BryonT

January
15
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Insight: Thoughts About Ethical Hackers

In recent history the term “Hacker” most often leaves people with the impression of “evil” in their minds. A recent article published by Wired Magazine outlines the public’s view of the hacker and how the name “conjures up images of some basement-dwelling, pimply geek who gets off on trying to hack the Pentagon“, as writer Richard Kastelein humorously states. In the article he reminds us that we have cherished the idea that these individuals do nothing but mess with the computers of “ordinary people” while “making misery of our lives as we battle spam, malware, Trojans and other forms of time-wasting and spending money hand over fist getting things back to normal.” Kastelein shares some important insight that “the idea of hacking…

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January
15
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GCHQ says British Government Vulnerable to Hacking

Officials from the British Intelligence Agency have recently reported their fears of the government becoming “the biggest free bank in the world for internet criminals“, according to an article published by The Telegraph. The article indicates that the GCHQ – the British Government’s “listening agency” – is seriously concerned with “Ukrainian hackers” and their attacks –  which can “harvest hundreds of customer passwords every day.” The GCHQ feels, according to the article, that the state is “vulnerable to losing tens of millions of pounds” to invading internet criminals since additional government services like “tax collection” are moved to the online space. The article says that there are heightened concerns for the “incoming Universal Credit welfare system” and the “student loan book” since they may…

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January
14
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Research Finds Mobile Apps Used in DDoS Attacks

Prolexic Technologies, a firm specializing in the protection against Distributed Denial of Service (DDos) attacks, announced in their quarterly report, that “downloadable mobile apps” have been used in attacks against enterprise businesses, according to a recent article published by The Web Host Industry Review website. The article indicates that “digital forensics and attack signature analysis” performed by the firm’s security engineering and response team, PLXsert, reportedly found that “mobile devices participated in a DDoS attack campaign against a client in the global financial services sector.” Stuart Scholly, President of Prolexic Technologies, was quoted in the article to say, “Mobile devices add another layer of complexity.” Scholly continued in the article to say that the “huge number of mobile devices in existence as well as the ease of downloading malware make mobile DDoS…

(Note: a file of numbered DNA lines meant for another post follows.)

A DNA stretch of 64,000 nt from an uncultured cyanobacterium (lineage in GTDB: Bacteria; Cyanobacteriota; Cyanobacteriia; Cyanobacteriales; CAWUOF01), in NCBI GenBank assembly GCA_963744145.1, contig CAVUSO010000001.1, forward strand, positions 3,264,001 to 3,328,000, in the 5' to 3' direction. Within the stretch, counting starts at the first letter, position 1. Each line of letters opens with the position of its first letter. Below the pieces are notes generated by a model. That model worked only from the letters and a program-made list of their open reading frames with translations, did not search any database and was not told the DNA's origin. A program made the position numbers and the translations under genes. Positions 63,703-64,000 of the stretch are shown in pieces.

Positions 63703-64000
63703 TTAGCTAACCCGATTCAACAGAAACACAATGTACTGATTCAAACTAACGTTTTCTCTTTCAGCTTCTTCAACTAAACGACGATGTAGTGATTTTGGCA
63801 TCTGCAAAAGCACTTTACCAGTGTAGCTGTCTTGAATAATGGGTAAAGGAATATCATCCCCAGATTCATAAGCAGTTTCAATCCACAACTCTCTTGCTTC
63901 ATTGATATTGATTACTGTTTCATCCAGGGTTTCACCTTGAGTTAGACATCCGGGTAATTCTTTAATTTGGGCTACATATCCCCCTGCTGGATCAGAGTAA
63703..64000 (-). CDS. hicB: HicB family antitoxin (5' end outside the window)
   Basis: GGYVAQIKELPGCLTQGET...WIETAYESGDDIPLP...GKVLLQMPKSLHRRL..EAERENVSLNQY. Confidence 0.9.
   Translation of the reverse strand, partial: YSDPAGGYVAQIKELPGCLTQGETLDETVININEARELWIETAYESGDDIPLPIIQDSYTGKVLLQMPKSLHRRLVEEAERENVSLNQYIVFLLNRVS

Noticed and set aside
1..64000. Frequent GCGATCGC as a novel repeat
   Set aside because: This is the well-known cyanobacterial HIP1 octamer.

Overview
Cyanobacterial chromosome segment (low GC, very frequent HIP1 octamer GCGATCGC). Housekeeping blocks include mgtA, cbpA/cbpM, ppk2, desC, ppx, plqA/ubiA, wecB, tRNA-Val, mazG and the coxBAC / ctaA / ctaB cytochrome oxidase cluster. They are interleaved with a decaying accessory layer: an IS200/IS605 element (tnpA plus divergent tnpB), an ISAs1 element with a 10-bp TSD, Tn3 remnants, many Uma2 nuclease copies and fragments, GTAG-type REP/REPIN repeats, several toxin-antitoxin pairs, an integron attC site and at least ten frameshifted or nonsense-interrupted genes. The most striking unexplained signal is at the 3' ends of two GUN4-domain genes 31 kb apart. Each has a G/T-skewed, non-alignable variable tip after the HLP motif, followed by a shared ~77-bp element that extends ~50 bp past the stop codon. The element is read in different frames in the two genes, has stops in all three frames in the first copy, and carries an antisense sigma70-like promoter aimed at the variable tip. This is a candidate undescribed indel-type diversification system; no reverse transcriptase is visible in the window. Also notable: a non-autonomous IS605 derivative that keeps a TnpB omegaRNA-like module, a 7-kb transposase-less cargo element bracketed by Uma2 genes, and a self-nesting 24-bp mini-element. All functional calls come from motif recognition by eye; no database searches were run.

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January
14
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Server Upgrade Caused Dropbox Downtime

A recent outage experienced by the file storage and sharing site Dropbox has been blamed on issues with a “planned server maintenance job“, according to articles published by CNet and the Washington Post. The server upgrade script was interrupted by a “glitch in its server upgrade process” or what Dropbox referred to as a “subtle bug“, according to the CNet article. The article indicates that Dropbox “went offline on Friday and continued to suffer problems even after returning to life over the weekend.” Dropbox was able to restore their core services on Sunday 4:40 PM PT , according to CNet, but left many asking for more specific reasons why this outage happened. The company denied reports of an intrusion by a hacker or Distributed Denial of Service (DDoS) attack and…

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January
13
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Recent Cyber Attack on Retail Hits More than Target

A recent security breach – reported to have been exclusively against retail giant Target – has now been discovered to be a “cyberattack campaign” which affected other retailers as well, according to an article published by Information Week. The article states that this was more than likely a “coordinated” campaign that “breached data from Target, Neiman Marcus, and at least three other retailers.” According to the article, it was reported Friday that a data breach at Neiman Marcus “extended throughout at least part of December” causing the retailer to suffer an “unknown amount of credit and debit card data” theft. According to this report, Neiman Marcus learned in the middle of December 2013 that security systems had been breached. Ginger Reeder, the…

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January
13
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Researchers Find Water, Gas Utilities Vulnerable to Hacking